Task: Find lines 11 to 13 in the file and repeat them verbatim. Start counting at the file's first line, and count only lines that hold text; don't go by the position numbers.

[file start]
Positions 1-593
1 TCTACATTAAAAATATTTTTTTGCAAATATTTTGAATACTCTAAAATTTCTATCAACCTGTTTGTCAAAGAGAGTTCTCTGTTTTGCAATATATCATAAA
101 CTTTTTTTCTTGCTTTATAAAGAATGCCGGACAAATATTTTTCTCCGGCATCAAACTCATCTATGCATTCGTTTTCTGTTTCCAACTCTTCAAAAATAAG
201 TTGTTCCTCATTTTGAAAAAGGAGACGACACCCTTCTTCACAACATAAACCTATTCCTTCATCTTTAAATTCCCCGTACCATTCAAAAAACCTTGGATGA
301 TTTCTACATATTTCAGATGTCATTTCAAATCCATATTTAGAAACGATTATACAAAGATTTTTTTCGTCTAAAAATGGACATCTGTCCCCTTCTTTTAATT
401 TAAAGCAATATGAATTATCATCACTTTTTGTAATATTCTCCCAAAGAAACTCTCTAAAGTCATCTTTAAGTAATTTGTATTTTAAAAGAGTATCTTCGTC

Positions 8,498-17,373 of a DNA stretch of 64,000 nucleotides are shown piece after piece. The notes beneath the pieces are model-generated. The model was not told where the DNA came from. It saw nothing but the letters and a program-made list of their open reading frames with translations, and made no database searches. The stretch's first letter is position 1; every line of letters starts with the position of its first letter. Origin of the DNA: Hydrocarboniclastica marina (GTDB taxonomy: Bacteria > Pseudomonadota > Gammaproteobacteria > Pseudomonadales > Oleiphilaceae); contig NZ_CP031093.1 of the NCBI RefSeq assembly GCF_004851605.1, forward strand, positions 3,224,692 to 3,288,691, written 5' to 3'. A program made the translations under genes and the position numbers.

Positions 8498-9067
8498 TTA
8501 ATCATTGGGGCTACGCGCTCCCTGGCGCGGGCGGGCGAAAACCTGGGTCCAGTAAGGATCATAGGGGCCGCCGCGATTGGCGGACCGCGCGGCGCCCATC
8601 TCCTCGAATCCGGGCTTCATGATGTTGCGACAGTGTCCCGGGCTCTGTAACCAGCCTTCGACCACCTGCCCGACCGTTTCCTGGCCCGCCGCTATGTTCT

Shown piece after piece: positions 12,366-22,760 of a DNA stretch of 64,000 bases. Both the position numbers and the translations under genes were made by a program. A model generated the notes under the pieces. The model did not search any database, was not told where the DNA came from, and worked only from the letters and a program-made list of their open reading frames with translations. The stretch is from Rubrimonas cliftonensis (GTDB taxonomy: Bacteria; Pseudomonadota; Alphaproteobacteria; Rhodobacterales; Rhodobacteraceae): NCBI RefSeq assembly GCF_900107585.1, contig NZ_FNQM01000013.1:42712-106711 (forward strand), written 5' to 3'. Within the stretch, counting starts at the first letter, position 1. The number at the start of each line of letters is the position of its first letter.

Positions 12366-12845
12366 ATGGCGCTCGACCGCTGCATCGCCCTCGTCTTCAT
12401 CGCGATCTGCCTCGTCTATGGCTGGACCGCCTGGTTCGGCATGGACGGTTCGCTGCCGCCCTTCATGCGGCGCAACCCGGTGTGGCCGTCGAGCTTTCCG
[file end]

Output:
8601 TCCTCGAATCCGGGCTTCATGATGTTGCGACAGTGTCCCGGGCTCTGTAACCAGCCTTCGACCACCTGCCCGACCGTTTCCTGGCCCGCCGCTATGTTCT

Shown piece after piece: positions 12,366-22,760 of a DNA stretch of 64,000 bases. Both the position numbers and the translations under genes were made by a program. A model generated the notes under the pieces. The model did not search any database, was not told where the DNA came from, and worked only from the letters and a program-made list of their open reading frames with translations. The stretch is from Rubrimonas cliftonensis (GTDB taxonomy: Bacteria; Pseudomonadota; Alphaproteobacteria; Rhodobacterales; Rhodobacteraceae): NCBI RefSeq assembly GCF_900107585.1, contig NZ_FNQM01000013.1:42712-106711 (forward strand), written 5' to 3'. Within the stretch, counting starts at the first letter, position 1. The number at the start of each line of letters is the position of its first letter.

Positions 12366-12845